Hot potato.

Hot potato.

Hot potato.

Notes from the political sidelines.
Aug. 31 2007 5:57 PM

Hot Potato

Republicans can't drop Larry Craig fast enough.

(Continued from Page 14)

In early adolescence, Tagg Romney couldn't stand his dad. He recalls, "Everything about him bugged me." Tagg says his adolescent emotional outbursts made sense to his mother but not his father: "She runs on emotion; he runs on logic." Thanks to the Globe, we finally know which planet Mitt comes from: He's Vulcan.

Last month, the Romney campaign produced a 13-minute home video, narrated by Ann, about how Mitt decided to run for president. But according to the Globe, Mitt's decision to run for the Senate began when he and Ann were lying in bed, and she said, "You've got to run against Ted Kennedy." We can't wait for the Romney campaign to release that home video. Too bad the dog wasn't around to film it. ... 5:11 P.M. ( link)


Thursday, June 28, 2007

Brothers From Another Planet:Nobody ever won the Republican nomination by quoting New York Times stories about Scandinavian social scientists. But when the Times reported on a Norwegian study that eldest children have higher IQs than their siblings, first-born Tagg Romney posted the link on the Five Brothers blog before dawn. His exact words were, "Duh, I could have told them that!"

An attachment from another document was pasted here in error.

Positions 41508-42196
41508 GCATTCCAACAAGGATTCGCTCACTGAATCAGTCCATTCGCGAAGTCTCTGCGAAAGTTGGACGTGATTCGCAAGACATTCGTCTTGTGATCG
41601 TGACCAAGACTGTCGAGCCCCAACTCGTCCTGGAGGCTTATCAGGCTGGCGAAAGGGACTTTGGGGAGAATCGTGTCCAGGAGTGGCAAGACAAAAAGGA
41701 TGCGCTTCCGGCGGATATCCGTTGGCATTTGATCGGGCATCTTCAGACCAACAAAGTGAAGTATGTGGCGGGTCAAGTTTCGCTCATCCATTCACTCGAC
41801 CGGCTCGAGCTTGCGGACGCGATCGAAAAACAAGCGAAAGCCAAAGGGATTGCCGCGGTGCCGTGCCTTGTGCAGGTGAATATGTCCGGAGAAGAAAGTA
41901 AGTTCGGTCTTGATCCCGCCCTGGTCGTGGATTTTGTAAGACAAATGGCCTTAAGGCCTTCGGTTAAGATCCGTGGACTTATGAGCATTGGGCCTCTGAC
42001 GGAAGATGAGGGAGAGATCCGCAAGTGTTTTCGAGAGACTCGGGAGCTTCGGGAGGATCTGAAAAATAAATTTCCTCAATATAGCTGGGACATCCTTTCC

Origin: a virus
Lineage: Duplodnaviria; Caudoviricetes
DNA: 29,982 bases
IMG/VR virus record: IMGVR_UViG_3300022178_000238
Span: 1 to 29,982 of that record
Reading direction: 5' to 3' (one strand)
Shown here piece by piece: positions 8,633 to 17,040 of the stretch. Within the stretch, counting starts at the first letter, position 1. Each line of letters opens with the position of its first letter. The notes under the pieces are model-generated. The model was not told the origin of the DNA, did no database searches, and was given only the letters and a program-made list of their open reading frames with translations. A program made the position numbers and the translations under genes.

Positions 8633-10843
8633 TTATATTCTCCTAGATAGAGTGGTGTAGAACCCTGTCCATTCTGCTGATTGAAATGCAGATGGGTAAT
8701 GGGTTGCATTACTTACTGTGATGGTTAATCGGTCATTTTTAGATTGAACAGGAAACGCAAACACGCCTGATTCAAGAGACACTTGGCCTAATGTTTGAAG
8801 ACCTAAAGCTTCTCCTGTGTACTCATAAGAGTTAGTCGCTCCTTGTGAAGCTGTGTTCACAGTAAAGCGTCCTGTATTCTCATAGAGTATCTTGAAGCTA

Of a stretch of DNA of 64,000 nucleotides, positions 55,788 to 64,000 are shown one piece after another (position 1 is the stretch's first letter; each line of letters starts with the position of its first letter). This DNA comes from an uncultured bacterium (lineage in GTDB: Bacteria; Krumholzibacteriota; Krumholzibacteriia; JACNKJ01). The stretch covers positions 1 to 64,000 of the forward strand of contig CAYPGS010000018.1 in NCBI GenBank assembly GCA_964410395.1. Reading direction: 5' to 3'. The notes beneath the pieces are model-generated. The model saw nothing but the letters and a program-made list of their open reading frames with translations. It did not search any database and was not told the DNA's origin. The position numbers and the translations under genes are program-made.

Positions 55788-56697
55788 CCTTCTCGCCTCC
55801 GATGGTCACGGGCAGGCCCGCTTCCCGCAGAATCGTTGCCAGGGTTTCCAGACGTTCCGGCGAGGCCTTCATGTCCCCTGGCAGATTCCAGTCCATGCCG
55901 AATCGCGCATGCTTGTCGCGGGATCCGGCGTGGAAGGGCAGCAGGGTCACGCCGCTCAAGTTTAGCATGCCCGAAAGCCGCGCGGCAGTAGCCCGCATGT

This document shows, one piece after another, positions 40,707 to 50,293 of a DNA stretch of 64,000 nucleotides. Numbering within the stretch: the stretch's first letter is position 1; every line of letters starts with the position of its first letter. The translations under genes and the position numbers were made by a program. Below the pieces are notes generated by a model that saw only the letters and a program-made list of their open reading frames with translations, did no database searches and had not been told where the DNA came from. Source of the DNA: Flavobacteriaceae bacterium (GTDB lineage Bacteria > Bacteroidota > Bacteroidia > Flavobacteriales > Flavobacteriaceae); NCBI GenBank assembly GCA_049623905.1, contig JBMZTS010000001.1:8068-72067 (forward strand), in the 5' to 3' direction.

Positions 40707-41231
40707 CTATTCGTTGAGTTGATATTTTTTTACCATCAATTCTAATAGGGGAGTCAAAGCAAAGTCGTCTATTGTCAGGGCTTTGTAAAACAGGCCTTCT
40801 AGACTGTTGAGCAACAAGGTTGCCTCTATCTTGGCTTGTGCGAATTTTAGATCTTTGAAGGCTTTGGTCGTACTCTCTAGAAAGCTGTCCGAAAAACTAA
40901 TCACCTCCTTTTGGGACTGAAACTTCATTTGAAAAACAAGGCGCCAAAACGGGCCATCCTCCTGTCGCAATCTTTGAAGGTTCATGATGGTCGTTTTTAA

Being first in line to the Romney throne is no easy burden. Father and grandfather alike made a fortune in business, were elected governor, and graced the cover of Time as presidential candidates. If there were a motto over the gates of the cyborg factory on Planet Romney, it might say, "Many are cold, but few are frozen."

Is the son of a square still a square—or a cube? As the eldest son, Tagg has dutifully followed his father's path, graduating from BYU and Harvard Business School and trying his hand in the business world at McKinsey, Reebok, and the Los Angeles Dodgers.

But if Mitt Romney comes across as a polished, robotic control freak, Tagg prefers to speak first and ask poll questions later. Ann Romney once told Greta Van Susteren that all her boys were "very naughty," but "equally as naughty as each other"—prompting Mitt to insist that their behavior was "nothing serious." Tagg gives hope that some Romneys are naughtier than others.

In the Romneys' fake Christmas video, Tagg broke with the grew-up-in-a-log-cabin-he-built-with-his-own-hands convention of presidential mythology by telling his father he had to run because his life has been "so lucky."

After the Washington Post wrote about the Five Brothers' wholesomeness, Tagg blogged about how to address the Romneys' "2 Good 2 Be True" problem: "Help us out by sending me some good suggestions on things we can do to make fun of ourselves a little better!"

One reader urged the brothers to hold a farting contest on YouTube. Tagg responded, "The farting contest is a great idea, but it's a foregone conclusion that Craig (king of stink) would win that one easily. My daughter used to call him Skunkle for good reason."

Naughty boy! If Tagg weren't such a spitting image of his father, we might wonder if this impulsive former baseball executive with a frat boy's sense of humor were really George W. Bush's lost son instead.